National Geographic Daily News

Friday, August 22, 2014

  • portuguese-man-of-war-10--s2048x1368--p.jpg

    A Lethal, Gelatinous Beauty

    Pictures and Video of the Portuguese Man-of-War

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  • Photo of a Liberian Army soldier, part of the Ebola Task Force, beating a local resident while enforcing a quarantine on the West Point slum on August 20, 2014 in Monrovia, Liberia.

    Photographer Captures Ebola's Toll

    John Moore has shot in war zones, but West Africa presents different risks.

    Thursday

  • Photo of the San Joaquin River in California.

    GPS Tracks West’s Lost Water

    Scientists discover that GPS can measure how much water has disappeared from the West. It's a bucketload.

    Thursday

  • A photo of icebergs in East Greenland.

    What Stalled Global Warming?

    The last decade was the warmest on record—but it could have been worse. New research finds the "missing heat" in the deep Atlantic.

    Thursday

  • A photo of a male ruby-throated hummingbird.

    A Hummingbird's Sweet Tooth

    A genetic mutation gave hummingbirds the ability to taste sweetness using other taste receptors, researchers discover.

    Thursday

  • An optical image of the star SDSS J0018-0939.

    Remnants of One of First Stars Found

    Astronomers have struggled to find evidence for the massive stars thought to populate the early universe. Now, some say they have.

    Thursday

  • A saltwater crocodile in the surf.

    Temperature Key to Crocs in the Sea

    Constantly changing ocean temperatures may be the reason seagoing crocodiles kept evolving and going extinct.

    Thursday

  • Fur-seal-990x742.jpg

    Did Seals Carry TB to the New World?

    Few people suspected seals. But they may explain the uncertainty around the smudgy history of tuberculosis in the Americas.

    Thursday

  • Pelé_1960.jpg

    Peak Zone

    Researchers used words from Pelé’s autobiography to define a somewhat fuzzy psychological concept: being “in the zone."

    Thursday

  • An illustration of a Giant teratorn, the largest known flying dinosaur.

    Your Weird Animal Questions

    What was the biggest flying dinosaur, how do wasps get their zinc "drill tips", and how long does spider venom last in the body?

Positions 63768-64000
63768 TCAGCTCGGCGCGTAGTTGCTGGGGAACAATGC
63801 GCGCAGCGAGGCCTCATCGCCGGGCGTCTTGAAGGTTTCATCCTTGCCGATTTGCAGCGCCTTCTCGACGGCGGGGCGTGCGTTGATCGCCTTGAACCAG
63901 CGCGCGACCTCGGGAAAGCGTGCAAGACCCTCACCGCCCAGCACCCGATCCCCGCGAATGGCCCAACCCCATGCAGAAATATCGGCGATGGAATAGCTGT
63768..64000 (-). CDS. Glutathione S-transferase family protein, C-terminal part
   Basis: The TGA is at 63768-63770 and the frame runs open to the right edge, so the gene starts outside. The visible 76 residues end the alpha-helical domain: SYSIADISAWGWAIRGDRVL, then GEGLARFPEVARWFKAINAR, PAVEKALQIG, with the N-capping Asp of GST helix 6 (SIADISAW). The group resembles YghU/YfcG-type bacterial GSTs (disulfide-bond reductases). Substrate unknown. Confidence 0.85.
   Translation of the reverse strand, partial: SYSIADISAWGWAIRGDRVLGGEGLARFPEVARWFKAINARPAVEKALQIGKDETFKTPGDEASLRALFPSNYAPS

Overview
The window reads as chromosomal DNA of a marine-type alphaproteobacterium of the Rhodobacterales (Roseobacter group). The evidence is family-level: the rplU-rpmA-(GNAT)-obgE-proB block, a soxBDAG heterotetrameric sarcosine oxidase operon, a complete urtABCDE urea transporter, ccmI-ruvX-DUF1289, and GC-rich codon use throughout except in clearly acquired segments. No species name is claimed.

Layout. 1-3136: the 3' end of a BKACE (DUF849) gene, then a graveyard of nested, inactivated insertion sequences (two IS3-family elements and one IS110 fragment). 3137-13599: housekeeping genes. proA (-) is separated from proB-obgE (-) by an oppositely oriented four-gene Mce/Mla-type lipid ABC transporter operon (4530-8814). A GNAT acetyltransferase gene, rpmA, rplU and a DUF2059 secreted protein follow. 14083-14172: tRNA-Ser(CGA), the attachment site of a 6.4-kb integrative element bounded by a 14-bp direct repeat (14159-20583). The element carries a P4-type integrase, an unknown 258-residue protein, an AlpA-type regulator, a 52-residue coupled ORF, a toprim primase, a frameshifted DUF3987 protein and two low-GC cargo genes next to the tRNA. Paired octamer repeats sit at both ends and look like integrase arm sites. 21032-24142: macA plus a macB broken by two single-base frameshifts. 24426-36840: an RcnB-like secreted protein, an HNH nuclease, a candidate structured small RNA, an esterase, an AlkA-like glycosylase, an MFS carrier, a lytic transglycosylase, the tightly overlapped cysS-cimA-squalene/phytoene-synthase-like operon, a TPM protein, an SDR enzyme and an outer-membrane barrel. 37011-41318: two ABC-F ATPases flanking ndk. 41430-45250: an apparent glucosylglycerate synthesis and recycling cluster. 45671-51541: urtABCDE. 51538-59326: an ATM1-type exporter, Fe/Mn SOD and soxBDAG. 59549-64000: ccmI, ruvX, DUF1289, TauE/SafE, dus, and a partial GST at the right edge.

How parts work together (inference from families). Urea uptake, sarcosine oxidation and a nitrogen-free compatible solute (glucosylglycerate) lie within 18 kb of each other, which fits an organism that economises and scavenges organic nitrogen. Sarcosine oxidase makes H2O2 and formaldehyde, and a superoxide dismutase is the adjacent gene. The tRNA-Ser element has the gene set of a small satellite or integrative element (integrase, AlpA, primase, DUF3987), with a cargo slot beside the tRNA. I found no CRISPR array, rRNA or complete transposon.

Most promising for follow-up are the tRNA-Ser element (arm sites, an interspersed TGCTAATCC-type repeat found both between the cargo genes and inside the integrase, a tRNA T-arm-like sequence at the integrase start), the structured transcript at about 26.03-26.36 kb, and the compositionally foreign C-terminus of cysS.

Thursday

  • A photo of a warning sign blocking the road to Bardarbunga, an Icelandic volcano.

    Iceland Volcano Threatens Eruption

    Earthquake "swarms" under a large Icelandic volcano point to magma moving beneath the island.

    Thursday

  • Photo of a Liberian health worker disinfecting a corpse after the man died.

    Liberia in Free Fall Over Ebola

    The country has more deaths from Ebola than any other affected nation, prompting a quarantine and curfew in the capital.

    Wednesday

  • A photo comparing the Marburg virus, left, and the Ebola virus, right.

    Marburg Treatment Shows Promise

    An experimental therapy showed success in monkeys with Marburg virus, offering hope for new treatments for related Ebola virus.

    Wednesday

  • Photo of a lioness chasing a greater kudu.

    Lion Kills Kudu

    Two animals tracked by National Geographic researchers meet on an African savanna. Only one walks away.

    Wednesday

  • Satellite photo of Antarctica.

    Antarctic Lake Teems With Life

    Biologists have discovered microbes thriving in a subglacial Antarctic lake that could be a model for life on distant worlds.

    Wednesday

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The Future of Food

  • How to Feed Our Growing Planet

    How to Feed Our Growing Planet

    National Geographic explores how we can feed the growing population without overwhelming the planet in our food series.

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  • Be the First to Own <i>Cosmos: A Spacetime Odyssey</i>

    Be the First to Own Cosmos: A Spacetime Odyssey

    The updated companion book to Carl Sagan's Cosmos, featuring a new forward by Neil deGrasse Tyson is now available. Proceeds support our mission programs, which protect species, habitats, and cultures.

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